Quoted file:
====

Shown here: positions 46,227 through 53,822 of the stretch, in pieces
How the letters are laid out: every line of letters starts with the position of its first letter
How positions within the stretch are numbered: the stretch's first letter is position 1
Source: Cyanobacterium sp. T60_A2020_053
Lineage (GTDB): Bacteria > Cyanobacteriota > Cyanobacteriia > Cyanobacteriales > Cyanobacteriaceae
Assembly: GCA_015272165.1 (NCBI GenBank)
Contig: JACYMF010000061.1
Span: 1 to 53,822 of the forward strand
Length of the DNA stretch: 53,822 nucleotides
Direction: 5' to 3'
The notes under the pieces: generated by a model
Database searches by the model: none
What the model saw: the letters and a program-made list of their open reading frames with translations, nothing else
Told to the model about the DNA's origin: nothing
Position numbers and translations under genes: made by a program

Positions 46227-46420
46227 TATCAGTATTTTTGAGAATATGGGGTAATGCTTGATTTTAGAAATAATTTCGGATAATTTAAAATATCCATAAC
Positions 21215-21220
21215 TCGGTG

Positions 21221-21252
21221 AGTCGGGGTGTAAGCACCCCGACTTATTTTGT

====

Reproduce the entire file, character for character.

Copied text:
Shown here: positions 46,227 through 53,822 of the stretch, in pieces
How the letters are laid out: every line of letters starts with the position of its first letter
How positions within the stretch are numbered: the stretch's first letter is position 1
Source: Cyanobacterium sp. T60_A2020_053
Lineage (GTDB): Bacteria > Cyanobacteriota > Cyanobacteriia > Cyanobacteriales > Cyanobacteriaceae
Assembly: GCA_015272165.1 (NCBI GenBank)
Contig: JACYMF010000061.1
Span: 1 to 53,822 of the forward strand
Length of the DNA stretch: 53,822 nucleotides
Direction: 5' to 3'
The notes under the pieces: generated by a model
Database searches by the model: none
What the model saw: the letters and a program-made list of their open reading frames with translations, nothing else
Told to the model about the DNA's origin: nothing
Position numbers and translations under genes: made by a program

Positions 46227-46420
46227 TATCAGTATTTTTGAGAATATGGGGTAATGCTTGATTTTAGAAATAATTTCGGATAATTTAAAATATCCATAAC
Positions 21215-21220
21215 TCGGTG

Positions 21221-21252
21221 AGTCGGGGTGTAAGCACCCCGACTTATTTTGT